Let’s face it, whatever our age or stage, we’re all, in a sense, beginners at life. We don’t graduate from the womb with honours in ‘life sciences’. We’re clean, innocent, unknowing, unworldly slates from the moment we emerge into the piercing light of day.

A remarkable survivor named Alana Ruben Free reminds of this humbling fact from the get-go, in her one-hour, one-woman play, Beginner At Life, which has but one performance to run in Newtown Theatre’s intimate foyer, as well as one at the ubiquitous bastion of Eastern suburban counter-culture, the Bondi ‘Pavlova’.

Free’s focus, in no small measure, is on her self-styled, Jungian recovery from anorexia. But don’t expect a dry, didactic monologue. Expect instead a dynamic, challenging performance from Donna Brooks who shows she has a lot more prowess than All Saints has demanded of her.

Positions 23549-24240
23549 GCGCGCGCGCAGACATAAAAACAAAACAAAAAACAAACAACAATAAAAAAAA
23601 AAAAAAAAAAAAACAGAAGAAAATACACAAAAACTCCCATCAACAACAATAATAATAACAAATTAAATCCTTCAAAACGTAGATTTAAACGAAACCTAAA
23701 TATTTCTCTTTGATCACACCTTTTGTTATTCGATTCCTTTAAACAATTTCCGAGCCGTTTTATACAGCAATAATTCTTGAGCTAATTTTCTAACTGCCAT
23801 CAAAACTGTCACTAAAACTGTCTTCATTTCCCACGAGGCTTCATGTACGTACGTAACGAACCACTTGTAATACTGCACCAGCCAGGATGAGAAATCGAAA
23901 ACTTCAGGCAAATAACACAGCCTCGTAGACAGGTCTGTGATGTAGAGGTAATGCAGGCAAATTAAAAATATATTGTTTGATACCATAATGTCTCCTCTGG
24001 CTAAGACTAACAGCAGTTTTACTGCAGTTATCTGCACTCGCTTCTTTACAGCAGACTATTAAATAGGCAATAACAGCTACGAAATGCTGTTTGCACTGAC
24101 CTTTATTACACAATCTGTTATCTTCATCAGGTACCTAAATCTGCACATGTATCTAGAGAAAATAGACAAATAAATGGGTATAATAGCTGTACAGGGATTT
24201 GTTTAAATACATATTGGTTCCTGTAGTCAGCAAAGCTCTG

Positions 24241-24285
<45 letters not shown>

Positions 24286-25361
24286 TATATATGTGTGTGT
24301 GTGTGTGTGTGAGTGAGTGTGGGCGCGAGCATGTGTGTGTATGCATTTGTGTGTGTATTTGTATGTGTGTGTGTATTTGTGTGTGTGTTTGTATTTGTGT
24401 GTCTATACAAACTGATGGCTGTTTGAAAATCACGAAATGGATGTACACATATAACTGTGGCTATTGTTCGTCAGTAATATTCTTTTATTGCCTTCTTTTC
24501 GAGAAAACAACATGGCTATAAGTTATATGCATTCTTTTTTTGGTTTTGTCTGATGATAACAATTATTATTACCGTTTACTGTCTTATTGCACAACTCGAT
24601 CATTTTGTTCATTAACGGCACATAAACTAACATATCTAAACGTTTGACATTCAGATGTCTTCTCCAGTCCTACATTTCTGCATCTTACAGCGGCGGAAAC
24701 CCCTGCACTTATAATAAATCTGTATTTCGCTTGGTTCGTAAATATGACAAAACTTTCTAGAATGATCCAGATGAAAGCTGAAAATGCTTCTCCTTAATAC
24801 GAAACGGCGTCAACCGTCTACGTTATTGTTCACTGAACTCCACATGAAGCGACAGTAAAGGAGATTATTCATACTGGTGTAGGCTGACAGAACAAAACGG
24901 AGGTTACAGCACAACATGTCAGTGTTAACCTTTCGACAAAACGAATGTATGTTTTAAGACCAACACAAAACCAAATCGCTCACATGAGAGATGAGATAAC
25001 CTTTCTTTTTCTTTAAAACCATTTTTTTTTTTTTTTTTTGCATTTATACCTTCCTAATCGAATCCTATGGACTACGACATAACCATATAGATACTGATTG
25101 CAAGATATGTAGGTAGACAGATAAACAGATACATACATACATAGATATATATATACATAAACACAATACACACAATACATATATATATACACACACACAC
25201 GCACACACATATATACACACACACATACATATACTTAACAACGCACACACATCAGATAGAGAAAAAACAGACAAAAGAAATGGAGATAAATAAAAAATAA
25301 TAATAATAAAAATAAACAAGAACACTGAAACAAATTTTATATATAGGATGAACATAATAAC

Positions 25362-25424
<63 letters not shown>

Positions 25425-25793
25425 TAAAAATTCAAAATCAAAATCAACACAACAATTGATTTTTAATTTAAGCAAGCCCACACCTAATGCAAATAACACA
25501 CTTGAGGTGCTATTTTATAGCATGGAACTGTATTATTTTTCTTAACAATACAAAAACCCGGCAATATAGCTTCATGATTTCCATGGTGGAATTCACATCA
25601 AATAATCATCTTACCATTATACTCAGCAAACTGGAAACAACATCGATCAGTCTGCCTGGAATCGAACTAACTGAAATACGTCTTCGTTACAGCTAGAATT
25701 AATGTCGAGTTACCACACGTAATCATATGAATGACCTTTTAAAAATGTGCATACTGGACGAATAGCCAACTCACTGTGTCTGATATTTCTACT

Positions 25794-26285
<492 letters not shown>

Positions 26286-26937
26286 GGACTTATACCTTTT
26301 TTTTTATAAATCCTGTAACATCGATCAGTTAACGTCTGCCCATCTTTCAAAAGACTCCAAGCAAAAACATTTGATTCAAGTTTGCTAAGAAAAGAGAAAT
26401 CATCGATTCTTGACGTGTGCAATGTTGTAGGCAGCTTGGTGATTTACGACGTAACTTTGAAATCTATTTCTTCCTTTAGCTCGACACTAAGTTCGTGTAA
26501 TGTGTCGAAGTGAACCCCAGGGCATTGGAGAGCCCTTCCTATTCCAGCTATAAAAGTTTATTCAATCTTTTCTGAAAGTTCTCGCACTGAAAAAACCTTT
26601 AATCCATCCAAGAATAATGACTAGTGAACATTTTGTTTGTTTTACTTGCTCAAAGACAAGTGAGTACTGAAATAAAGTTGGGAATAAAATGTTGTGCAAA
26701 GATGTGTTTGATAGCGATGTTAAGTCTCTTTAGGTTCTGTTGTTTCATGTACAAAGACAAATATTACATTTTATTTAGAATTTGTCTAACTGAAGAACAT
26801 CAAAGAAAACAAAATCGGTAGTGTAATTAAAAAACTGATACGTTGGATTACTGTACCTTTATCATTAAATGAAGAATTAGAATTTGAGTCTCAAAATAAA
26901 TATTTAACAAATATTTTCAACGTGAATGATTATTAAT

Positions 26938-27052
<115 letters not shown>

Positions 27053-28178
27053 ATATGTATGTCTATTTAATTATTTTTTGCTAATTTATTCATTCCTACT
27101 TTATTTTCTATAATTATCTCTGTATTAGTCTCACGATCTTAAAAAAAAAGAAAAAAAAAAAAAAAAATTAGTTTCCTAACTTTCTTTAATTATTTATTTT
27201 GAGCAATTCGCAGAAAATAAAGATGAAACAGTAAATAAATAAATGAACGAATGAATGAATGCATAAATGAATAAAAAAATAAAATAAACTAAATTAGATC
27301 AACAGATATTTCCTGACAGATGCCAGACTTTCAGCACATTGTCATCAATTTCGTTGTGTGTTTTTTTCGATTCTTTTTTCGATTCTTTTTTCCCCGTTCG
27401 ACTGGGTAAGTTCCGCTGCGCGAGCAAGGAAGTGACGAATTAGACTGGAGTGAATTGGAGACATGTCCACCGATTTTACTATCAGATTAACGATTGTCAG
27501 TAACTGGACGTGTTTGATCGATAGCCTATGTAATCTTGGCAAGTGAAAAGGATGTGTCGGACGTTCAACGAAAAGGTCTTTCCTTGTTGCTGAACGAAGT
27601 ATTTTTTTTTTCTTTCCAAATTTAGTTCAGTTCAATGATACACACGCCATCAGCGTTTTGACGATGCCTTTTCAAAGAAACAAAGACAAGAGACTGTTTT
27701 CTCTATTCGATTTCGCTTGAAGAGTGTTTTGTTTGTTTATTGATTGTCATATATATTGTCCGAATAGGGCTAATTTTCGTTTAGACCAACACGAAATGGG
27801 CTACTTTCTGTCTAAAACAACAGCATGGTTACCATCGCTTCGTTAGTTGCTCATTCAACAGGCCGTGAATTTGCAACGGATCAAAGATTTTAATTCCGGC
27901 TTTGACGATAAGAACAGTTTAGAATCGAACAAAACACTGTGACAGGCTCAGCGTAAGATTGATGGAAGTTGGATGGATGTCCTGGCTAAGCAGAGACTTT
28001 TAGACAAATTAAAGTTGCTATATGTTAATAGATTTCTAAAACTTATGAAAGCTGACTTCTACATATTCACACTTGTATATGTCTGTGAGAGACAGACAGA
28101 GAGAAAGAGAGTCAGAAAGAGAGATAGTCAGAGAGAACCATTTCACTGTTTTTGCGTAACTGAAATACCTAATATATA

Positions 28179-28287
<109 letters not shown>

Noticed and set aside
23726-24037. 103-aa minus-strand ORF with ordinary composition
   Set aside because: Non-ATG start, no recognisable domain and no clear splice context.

Her veil of tears (in deference to this vale of tears) is so true-to-life you’ll want to step up and give her a cuddle.

Expect subtle, esoteric, but easily-grasped philosophical musings. And to find much that’s universal (and not only for those of the female persuasion) in this fiercely, fearlessly and deeply personal exposition.

There’s much that’s Jewish and anorexic about the work, but you don’t have to be Jewish, or anorexic, to derive take-home pay-off. One wouldn’t necessarily expect wrenchingly candid, poetic outpourings from an Ivy league business and Rhodes scholar (finalist), let alone a reserved, backwoods Canadian, but that’s precisely what one gets from this liberating work from Ms Free.

The details: Beginner At Life plays tonight at Newtown Theatre and the Bondi Pavilion on May 9. Proceeds from the $20 tickets go to The Butterfly Foundation for eating disorders.

Peter Fray

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Peter Fray
Editor-in-chief of Crikey